These strategies address the difﬁculties in accurately representing problem situations from which information is interpreted, integrated, and used as a basis for decisionmaking. Moreover, these strategies prevent moral disengagement via sensemaking by aiding leaders in accurately representing ethical dilemmas and the problems they present—thus, reducing the possibility for reconstruction, role minimization, or blame shifting (Bandura 1999; Tenbrunsel and Messick 2004). The following sections deﬁne and describe four trainable strategies, the research through which these strategies were identiﬁed, and the implications that these strategies have for leader EDM (see Table 1). The current model is the ﬁrst to consider ethical sensemaking constraints and strategies unique to leaders based on the premise that EDM differs between leaders and non-leaders as a function of the unique constraints they face. Moreover, the current model depicts and describes tactics thought to enhance the effectiveness of leader sensemaking strategies.
Emotions are an inherent component of the leadership process (Ashforth and Humphrey 1995; Ashkanasy and Tse 2000; Barsade and Gibson 2007; Fineman 1997), including leader decision-making (George 2000; Sayegh et al. 2004). EDM is one form of decision-making that is especially susceptible to emotional reactions (Coughlan and Connolly 2008; Gaudine and Thorne 2001; Haidt 2003; Henik 2008; Kligyte et al. 2009; Rajeev and Bhattacharyya 2007), given that they are often complex, conﬂict-ridden, and potentially have serious consequences (Werhane 2002). Forgas (1995) suggests that substantive processing or cognition that occurs during complex, ambiguous tasks, including decision-making, is increasingly inﬂuenced by affect and emotion. Leaders, who are under ethical risk and make ethical decisions under conditions of uncertainty and equivocality may be even more susceptible to the inﬂuence of emotion and require special compensating tactics. The ﬁndings on affect, emotion, and complex cognition are mixed. Signiﬁcant work exists demonstrating that certain emotions, mainly positive in valence, may aid decision-making (Chuang 2007; Isen 2002). However, evidence at the discrete emotional level shows that some negative emotions are deﬁned by appraisal properties that promote cognitive operations (e.g., information search, information processing) central to decision-making (Elfenbein 2007; Lerner and Keltner 2001; Tiedens and Linton 2001), whereas positive emotions may cause gross overestimation or oversight (Lerner and Keltner 2001; Mackie and Worth 1991; Martin et al. 1993). Still others have shown that negative emotions are typically related to
54 C. E. Thiel et al.
poor decision-making (Bodenhausen 1993; Chuang 2007; Clore et al. 1994; Lerner and Keltner 2000; Pﬁster and Bo ¨hm 2008; Schwarz and Clore 2007). Given the inconsistent pattern of results, researchers such as Lerner and Keltner (2000) have suggested it is best to consider the emotional effects at the discrete level. With regard to ethical decision, research suggests that both positive and negative emotions can limit one’s ability to recognize and respond appropriately to ethical events (Cohen 2010; Connelly et al. 2004; Gaudine and Thorne 2001; Haidt 2003 Lerner et al. 2004; Preston et al. 2007) lending further support for consideration at the discrete level. More importantly, the research strongly suggests that emotions alter or impinge upon the decision-maker’s focus during EDM, resulting in disruption of additional compensating processes related to sensemaking such as initial appraisal, framing, or forecasting of an ethical event. Effective leadership and emotion regulation are increasingly seen as corollaries (Ashkanasy and Tse 2000; Bass 2002; Caruso et al. 2002; George 2000; Pescosolido 2002, 2005; Pirola-Merlo et al. 2002). Emotion regulation is deﬁned as strategies that determine how, when, and what emotions are experienced (Gross 1998). Within an EDM context, recent models suggest that certain feeling or emotional states need to be managed to promote ethical behavior (Cohen 2010; Gaudine and Thorne 2001; Henik 2008), with at least one empirical investigation linking emotional intelligence, which emotion regulation is considered a part of, as a predictor of ethical behavior (Deshpande et al. 2008). However, few empirical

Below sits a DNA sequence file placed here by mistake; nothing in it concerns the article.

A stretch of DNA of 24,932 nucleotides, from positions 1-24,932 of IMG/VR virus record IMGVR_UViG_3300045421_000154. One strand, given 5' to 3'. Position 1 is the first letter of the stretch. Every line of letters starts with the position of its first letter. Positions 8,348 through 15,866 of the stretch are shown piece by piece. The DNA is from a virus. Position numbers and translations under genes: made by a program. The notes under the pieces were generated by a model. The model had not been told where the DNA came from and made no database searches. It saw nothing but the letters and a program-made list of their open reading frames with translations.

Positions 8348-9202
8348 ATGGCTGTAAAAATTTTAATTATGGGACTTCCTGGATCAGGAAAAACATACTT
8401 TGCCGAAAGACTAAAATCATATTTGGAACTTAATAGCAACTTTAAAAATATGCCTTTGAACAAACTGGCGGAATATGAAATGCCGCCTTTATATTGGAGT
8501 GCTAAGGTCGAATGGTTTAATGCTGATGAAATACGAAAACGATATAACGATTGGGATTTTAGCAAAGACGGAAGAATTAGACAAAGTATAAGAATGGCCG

investigations have tested the inﬂuence of emotion regulation on EDM from a sensemaking perspective. One recently conducted study under the Mumford et al. (2008) framework, investigated whether three emotion regulation strategies (cognitive reappraisal, relaxation, or suppression) might mitigate the potentially harmful effects of incidental anger on ethical decisions (Kligyte et al. 2009). Findings indicated that individuals experiencing incidental anger made worse ethical decisions compared to those experiencing fear. Emotion regulation strategies, however, had important moderating effects on incidental anger. Speciﬁcally, engaging in either cognitive reappraisal or relaxation offset the effects of anger on EDM. This ﬁnding, in particular, has important implications for leaders, who commonly experience anger or frustration under conditions of uncertainty and equivocality. Moreover, these ﬁndings provide evidence for trainable strategies that could be used by leaders to compensate for constraining EDM factors they face. Having leaders undergo training interventions promoting the detection of emotions and application of speciﬁc emotion regulation strategies could potentially encourage sound judgment, via complete and accurate sensemaking, and, ultimately, EDM. Discrete emotions like anger often incite punitive evaluations of others and outward blame attributions (Gault and Sabini 2000; Nabi 2003; Smith and Ellsworth 1985), precursors of moral disengagement. Reduction of these evaluations limits the possibility of disengagement via accurate problem representation and mental model formation. Leaders utilizing appropriate